The logic of numbers, predisposed empiricism and the unreasonable accuracy of predictive modeling.

By Oskar (Osark, Sarko).
With a title like that, I don’t think I really need an article. I’ve got one nonetheless.
Before I get into the rather wordy topic I’m writing on, I’ll give a bit of info on myself to give you an idea of where I’m coming from and what to expect of me.
I was brought up without any religious instruction, both my parents and grandparents holding little stake in ‘muttering to the sky for help’. I like to think I have a slightly more complicated reason for my lack of faith. At the age of 10 I sat a test that put me in the 96th percentile for ‘non verbal reasoning’, but scored zero in ‘creative writing’ because I couldn’t think of anything to write. In high school I started a philosophy club which both Nat and Reuben were members of at one point or another. I am about to embark on a Bachelor of Science majoring in physics at The University of Melbourne. I am fairly calm unless arguing with Reuben, who I became friends with after a campaign of disagreeing with everything he said on his blog. I can’t spell the way normal people can.

So, the logic of numbers. Why is one one? How did we arrive at the values we have? Are they innate or do we learn them?
Well, tests on developing children reveal that there is a minimum age at which brain activity varies when shown different numbers of the same object. This makes me think that we arrive at the concept of numbers after we are born. It is possible that if the need to process and conceive numbers was not present in our developing environment then we wouldn’t be able learn them later in life.
This is certainly the case with language; it has been so far impossible to teach a child who had no linguistic stimulation before the age of twelve any more than the level of word-object association that can be taught to dogs, chimps and birds.
Perhaps it is not possible to not encounter numbers in the world in which we live, while it is certainly possible not to encounter language.
I would suggest that we encounter the world and tailor our logical systems (such as our numbers and our manipulation of them) to fit our needs in the reality we experience. This said, I certainly think we are predisposed to many of our mental and behavioral processes. Take the example of the hour for instance (numeracy). Chimps have been shown to be quite proficient at counting things rapidly and those that have been trained can do so much faster and more effectively than the average human. They are also able to add numbers quite well, but when faced with any other mathematical manipulative function (subtraction, multiplication…) they are unable to comprehend. This is probably due to their inability to hold abstract concepts, something that seems inherent in humans. In this way, I think we are applying our inherent tendencies, our built in ‘toolbox’ so to speak, to our environmental stimulus and so arriving at our thought and behavioral processes.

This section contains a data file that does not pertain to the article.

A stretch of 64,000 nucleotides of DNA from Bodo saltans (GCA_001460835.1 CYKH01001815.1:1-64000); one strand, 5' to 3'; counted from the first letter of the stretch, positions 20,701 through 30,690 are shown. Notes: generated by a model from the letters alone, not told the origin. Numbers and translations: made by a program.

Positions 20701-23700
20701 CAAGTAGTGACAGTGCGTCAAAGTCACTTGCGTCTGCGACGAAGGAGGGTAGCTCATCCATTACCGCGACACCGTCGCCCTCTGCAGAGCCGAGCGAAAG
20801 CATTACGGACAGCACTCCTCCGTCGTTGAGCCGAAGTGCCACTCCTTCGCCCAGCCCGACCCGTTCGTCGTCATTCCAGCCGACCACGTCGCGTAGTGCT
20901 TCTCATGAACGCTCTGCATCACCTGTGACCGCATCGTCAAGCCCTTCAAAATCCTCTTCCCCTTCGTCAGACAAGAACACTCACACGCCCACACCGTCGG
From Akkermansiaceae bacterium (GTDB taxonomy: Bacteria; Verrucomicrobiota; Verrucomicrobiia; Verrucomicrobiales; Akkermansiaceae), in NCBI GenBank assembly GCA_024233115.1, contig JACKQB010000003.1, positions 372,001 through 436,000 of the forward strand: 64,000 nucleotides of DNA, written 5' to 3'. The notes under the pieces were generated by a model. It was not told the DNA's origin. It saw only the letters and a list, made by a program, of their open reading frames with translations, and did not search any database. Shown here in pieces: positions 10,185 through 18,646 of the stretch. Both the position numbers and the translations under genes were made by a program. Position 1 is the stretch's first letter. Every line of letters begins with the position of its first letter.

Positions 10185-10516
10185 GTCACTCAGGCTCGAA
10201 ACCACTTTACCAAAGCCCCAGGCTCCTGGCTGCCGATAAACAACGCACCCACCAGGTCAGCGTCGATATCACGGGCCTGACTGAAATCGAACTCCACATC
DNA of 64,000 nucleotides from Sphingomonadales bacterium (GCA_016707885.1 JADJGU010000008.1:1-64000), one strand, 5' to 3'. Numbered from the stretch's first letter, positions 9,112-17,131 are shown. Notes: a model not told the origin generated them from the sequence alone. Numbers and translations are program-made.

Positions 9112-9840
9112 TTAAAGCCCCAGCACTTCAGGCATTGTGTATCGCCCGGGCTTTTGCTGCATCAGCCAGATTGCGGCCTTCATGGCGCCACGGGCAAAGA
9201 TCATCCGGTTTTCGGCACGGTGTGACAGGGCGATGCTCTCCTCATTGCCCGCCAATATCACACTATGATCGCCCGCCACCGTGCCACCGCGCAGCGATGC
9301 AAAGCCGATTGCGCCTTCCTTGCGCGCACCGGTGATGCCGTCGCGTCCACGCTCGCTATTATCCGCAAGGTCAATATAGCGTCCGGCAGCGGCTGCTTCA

It has been said that mathematics shows an ‘unreasonable’ accuracy when describing the world. I believe this further supports my case for learned numbers, as a number logic based around what we observe would be expected to be closer to the observed world.

Not as controversial as some of the other articles, but please, discuss.

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6 Responses to The logic of numbers, predisposed empiricism and the unreasonable accuracy of predictive modeling.

  1. Reuben says:

    I think you might be onto something there, Skaro. I can mentally conceive the idea of a misspelling of the English language – but I can’t mentally imagine that 1 + 1 = 5. Does that indicate, perhaps, that numbers are innate and not learned? You admitted that language is not necessarily logical – yet we know mathematics and numeracy is.

    I digress; that was too anecdotal.

    When you speak of ‘tailoring’ our logical systems to suit the world as we experience it, you’re implying that the logical systems are not part of the experience. I think we observe ‘logic’ in the same way we ‘observe’ a car crash…it just takes greater effort.

  2. Brian says:

    “I can’t spell the way normal people can.”

    Having dealt with a great many normal people in the past, I can state that this is probably a good thing.

    “Chimps have been shown to be quite proficient at counting things rapidly.”

    With the exception, of course, of David Beckham.

  3. Reuben says:

    Apparently, normality is overrated.

  4. Anonymous says:

    “I can mentally conceive the idea of a misspelling of the English language – but I can’t mentally imagine that 1 + 1 = 5.”
    They’re different situations. A better comparison it that you couldn’t understand a sentence in English if you changed the gramatical structure. Saying that you could imagine spelling a word differently is more likle saying that you could imagine calling the number one something else, its nature doesnt change, just its lable.

  5. Brian says:

    “…you could imagine calling the number one something else, its nature doesnt change, just its lable.”

    A rose by any other name would still smell like a number two if it had been cultivated in too much horse manure.

  6. Reuben says:

    Anonymous, you’re making sense. Brian – true to form – isn’t. 😉

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